The recent judgment in Rudd v Bridle and J&S Bridle concerned exemptions from the provision of information following a subject access request (SAR) being made.
Dr Rudd was a medical expert on exposure to asbestos. Mr Bridle meanwhile was a campaigner on asbestos issues who was sceptical of the claims made about exposure to asbestos. He considered Dr Rudd to be part of a conspiracy to assist asbestos claimants to recover damages, had attempted to have him struck off by the GMC and had described him in communications with people whom Mr Bridle declined to identify as a crook, discredited and as the main expert for the forces of evil, amongst other things.
Dr Rudd made a SAR request because he wanted to find out more about what Mr Bridle was doing. When the response was inadequate he sought a remedy before the court against both Mr Bridle and his company, J&S Bridle who it was indicated may well be the correct data processor. The case was defended on the basis that almost all the information requested under the SAR was exempt on the grounds of legal professional privilege, the journalism exemption or the regulatory proceedings exemption.
The judge found Mr Bridle to be an unreliable and unimpressive witness and found Dr Rudd's legal team to have failed to properly plead their case. The legal team was also criticised for seeking disclosure of documents. Learning point 1 from this case is that subject access rights are to data - that means information, not the disclosure of documents.
The court went into some detail relating to the exemptions Mr Bridle attempted to rely upon. A general point arising from that was the fact that a data controller's solicitor has reviewed material and advised it is covered by an exemption will not be treated as conclusive by the court. In this case the solicitor who concluded the regulatory and journalism exemptions applied had been relying on Mr Bridle who the court found to be an unreliable witness.
The judge took a general approach to the requirement to provide a description of the purposes of processing - it was enough to provide a description of the essence of what the controller is doing with the data, a document by document description was not necessary. The judge also rejected an argument that there was a requirement of intelligibility that obliged a controller to disclose not just personal data but additional information to put that data into context. That means that an extract from a paragraph, or even part of a sentence, may suffice.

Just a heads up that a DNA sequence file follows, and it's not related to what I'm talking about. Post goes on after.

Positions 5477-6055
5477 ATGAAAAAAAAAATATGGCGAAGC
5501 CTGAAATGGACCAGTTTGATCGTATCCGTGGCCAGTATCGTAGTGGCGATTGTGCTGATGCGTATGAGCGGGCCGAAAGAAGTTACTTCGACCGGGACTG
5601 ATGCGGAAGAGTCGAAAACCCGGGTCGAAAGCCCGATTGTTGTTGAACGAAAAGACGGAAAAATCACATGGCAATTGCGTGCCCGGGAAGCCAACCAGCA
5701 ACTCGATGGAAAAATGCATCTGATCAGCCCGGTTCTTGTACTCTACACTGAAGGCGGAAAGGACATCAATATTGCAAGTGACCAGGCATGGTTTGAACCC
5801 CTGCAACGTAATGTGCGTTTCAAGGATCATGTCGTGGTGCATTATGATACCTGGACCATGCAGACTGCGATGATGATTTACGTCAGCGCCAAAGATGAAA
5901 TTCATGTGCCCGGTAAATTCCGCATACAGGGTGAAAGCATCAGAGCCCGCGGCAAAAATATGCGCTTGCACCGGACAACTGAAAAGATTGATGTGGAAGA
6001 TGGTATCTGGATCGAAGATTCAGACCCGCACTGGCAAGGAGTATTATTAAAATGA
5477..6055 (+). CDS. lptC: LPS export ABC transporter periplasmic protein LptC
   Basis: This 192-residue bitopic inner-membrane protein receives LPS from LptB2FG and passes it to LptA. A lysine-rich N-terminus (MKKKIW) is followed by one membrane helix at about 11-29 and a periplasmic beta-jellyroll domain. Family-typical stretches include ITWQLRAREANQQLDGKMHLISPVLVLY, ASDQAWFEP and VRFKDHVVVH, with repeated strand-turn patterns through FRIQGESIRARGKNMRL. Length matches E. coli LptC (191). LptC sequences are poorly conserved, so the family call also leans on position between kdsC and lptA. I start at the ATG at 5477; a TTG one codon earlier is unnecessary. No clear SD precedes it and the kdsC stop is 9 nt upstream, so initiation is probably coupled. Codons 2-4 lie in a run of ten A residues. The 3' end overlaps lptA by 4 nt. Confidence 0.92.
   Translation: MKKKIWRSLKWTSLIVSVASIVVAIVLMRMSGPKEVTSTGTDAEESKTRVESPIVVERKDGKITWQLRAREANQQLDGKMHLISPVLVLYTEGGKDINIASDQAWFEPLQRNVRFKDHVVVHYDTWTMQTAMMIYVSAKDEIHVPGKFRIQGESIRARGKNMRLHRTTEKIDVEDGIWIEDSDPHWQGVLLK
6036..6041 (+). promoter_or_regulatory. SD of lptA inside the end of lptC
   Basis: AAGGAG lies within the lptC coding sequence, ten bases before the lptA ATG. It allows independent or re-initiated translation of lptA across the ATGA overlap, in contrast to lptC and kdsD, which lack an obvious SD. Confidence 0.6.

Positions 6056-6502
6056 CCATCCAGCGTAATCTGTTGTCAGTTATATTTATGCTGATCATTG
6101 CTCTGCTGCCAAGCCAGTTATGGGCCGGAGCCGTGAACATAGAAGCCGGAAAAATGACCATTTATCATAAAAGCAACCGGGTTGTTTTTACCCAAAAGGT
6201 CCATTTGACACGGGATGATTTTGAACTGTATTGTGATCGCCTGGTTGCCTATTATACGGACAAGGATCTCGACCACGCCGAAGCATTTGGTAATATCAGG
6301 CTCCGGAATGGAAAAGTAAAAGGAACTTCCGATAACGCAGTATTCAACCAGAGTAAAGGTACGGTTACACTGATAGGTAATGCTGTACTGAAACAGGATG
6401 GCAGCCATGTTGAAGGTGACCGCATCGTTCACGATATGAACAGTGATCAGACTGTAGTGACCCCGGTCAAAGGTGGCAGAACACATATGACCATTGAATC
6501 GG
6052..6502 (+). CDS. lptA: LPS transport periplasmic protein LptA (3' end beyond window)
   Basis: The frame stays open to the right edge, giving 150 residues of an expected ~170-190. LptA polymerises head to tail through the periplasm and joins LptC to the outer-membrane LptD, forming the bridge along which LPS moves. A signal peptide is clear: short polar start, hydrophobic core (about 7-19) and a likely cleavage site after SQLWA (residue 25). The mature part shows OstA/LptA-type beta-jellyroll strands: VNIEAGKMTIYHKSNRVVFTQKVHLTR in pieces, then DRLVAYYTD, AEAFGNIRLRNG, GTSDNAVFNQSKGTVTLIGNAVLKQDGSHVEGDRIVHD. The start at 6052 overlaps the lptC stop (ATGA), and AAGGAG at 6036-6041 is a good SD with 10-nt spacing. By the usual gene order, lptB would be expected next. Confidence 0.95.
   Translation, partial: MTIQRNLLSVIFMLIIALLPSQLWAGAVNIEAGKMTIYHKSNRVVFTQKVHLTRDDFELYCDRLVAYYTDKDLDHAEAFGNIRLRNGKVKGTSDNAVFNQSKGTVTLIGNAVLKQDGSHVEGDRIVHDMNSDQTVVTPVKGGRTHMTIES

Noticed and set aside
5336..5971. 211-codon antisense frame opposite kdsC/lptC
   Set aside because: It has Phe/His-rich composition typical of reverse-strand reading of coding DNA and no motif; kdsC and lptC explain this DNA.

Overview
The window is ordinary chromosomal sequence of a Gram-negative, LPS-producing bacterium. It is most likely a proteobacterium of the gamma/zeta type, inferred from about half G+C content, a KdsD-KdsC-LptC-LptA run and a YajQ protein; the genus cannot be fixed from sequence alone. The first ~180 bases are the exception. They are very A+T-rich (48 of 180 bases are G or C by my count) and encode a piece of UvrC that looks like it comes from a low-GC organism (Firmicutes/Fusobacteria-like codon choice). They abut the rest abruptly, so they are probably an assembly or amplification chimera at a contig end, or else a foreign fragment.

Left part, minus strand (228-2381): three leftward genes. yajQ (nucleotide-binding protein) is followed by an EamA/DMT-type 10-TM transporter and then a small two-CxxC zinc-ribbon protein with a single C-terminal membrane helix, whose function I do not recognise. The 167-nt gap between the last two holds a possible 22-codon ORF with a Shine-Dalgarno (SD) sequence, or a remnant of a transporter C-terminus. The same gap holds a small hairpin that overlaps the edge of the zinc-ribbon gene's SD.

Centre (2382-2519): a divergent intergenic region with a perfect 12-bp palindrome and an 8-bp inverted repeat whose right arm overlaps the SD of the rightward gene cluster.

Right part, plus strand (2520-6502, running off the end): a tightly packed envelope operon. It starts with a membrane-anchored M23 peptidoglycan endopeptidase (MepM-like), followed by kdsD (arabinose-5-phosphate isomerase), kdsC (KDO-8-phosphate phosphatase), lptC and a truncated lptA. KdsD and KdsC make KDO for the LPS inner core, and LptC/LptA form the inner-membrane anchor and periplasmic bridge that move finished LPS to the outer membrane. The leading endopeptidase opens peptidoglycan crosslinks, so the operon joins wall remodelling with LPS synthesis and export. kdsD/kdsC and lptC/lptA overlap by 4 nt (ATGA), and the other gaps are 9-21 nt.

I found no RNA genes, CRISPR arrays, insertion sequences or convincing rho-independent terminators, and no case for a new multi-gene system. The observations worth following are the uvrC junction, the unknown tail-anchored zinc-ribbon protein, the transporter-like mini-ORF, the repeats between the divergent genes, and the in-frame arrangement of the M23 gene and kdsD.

Both these conclusions will be welcomed by those who receive SARs, as will the conclusion that the recipients of emails containing personal data about Dr Rudd need not be disclosed as they did not form part of his personal data, although a description should be given eg "solicitor" or "medical practitioner".
However, the judge took a different view when it came to disclosure of the identity of people alleged by Mr Bridle to be co-conspirators with Dr Rudd - in that case their specific identities should be disclosed. It would be a matter for the data controller to decide on a case by case basis if those individuals consent was needed before their names were disclosed. Similarly the judge found that data controllers must provide the actual identify of the source of data, not just a description of that source, although it wasn't clear on whether the name of the organisation responsible was sufficient or if the individual within that organisation required to be identified.
Although this case arose under the previous Data Protection Act, the judgement and the guidance it contains is relevant under the GDPR. For those handling SARs there are both positives and negatives to be taken from the judgment. Something that was clear though was the endorsement of the ICO Guidance documents on responding to a SAR which can be accessed here.